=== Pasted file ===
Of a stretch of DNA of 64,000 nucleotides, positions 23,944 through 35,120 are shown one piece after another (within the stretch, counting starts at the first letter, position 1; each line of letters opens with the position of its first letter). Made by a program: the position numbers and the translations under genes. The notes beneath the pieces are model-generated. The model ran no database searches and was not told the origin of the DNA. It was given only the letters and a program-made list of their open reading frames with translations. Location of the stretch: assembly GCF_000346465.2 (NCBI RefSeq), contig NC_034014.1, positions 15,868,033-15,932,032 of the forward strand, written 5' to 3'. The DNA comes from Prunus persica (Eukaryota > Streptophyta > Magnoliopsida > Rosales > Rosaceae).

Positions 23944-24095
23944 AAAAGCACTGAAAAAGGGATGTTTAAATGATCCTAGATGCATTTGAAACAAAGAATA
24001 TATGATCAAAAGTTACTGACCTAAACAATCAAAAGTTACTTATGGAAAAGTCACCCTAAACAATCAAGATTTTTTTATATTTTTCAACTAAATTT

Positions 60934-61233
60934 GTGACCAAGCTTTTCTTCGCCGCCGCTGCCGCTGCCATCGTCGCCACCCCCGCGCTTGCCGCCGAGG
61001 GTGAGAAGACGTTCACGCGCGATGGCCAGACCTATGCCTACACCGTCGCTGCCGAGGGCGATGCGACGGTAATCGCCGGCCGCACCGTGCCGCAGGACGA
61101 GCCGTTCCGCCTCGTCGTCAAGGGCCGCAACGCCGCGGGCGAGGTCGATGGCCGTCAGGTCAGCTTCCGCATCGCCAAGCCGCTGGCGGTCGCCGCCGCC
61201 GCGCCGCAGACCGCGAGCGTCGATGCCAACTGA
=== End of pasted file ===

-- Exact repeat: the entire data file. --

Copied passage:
Of a stretch of DNA of 64,000 nucleotides, positions 23,944 through 35,120 are shown one piece after another (within the stretch, counting starts at the first letter, position 1; each line of letters opens with the position of its first letter). Made by a program: the position numbers and the translations under genes. The notes beneath the pieces are model-generated. The model ran no database searches and was not told the origin of the DNA. It was given only the letters and a program-made list of their open reading frames with translations. Location of the stretch: assembly GCF_000346465.2 (NCBI RefSeq), contig NC_034014.1, positions 15,868,033-15,932,032 of the forward strand, written 5' to 3'. The DNA comes from Prunus persica (Eukaryota > Streptophyta > Magnoliopsida > Rosales > Rosaceae).

Positions 23944-24095
23944 AAAAGCACTGAAAAAGGGATGTTTAAATGATCCTAGATGCATTTGAAACAAAGAATA
24001 TATGATCAAAAGTTACTGACCTAAACAATCAAAAGTTACTTATGGAAAAGTCACCCTAAACAATCAAGATTTTTTTATATTTTTCAACTAAATTT

Positions 60934-61233
60934 GTGACCAAGCTTTTCTTCGCCGCCGCTGCCGCTGCCATCGTCGCCACCCCCGCGCTTGCCGCCGAGG
61001 GTGAGAAGACGTTCACGCGCGATGGCCAGACCTATGCCTACACCGTCGCTGCCGAGGGCGATGCGACGGTAATCGCCGGCCGCACCGTGCCGCAGGACGA
61101 GCCGTTCCGCCTCGTCGTCAAGGGCCGCAACGCCGCGGGCGAGGTCGATGGCCGTCAGGTCAGCTTCCGCATCGCCAAGCCGCTGGCGGTCGCCGCCGCC
61201 GCGCCGCAGACCGCGAGCGTCGATGCCAACTGA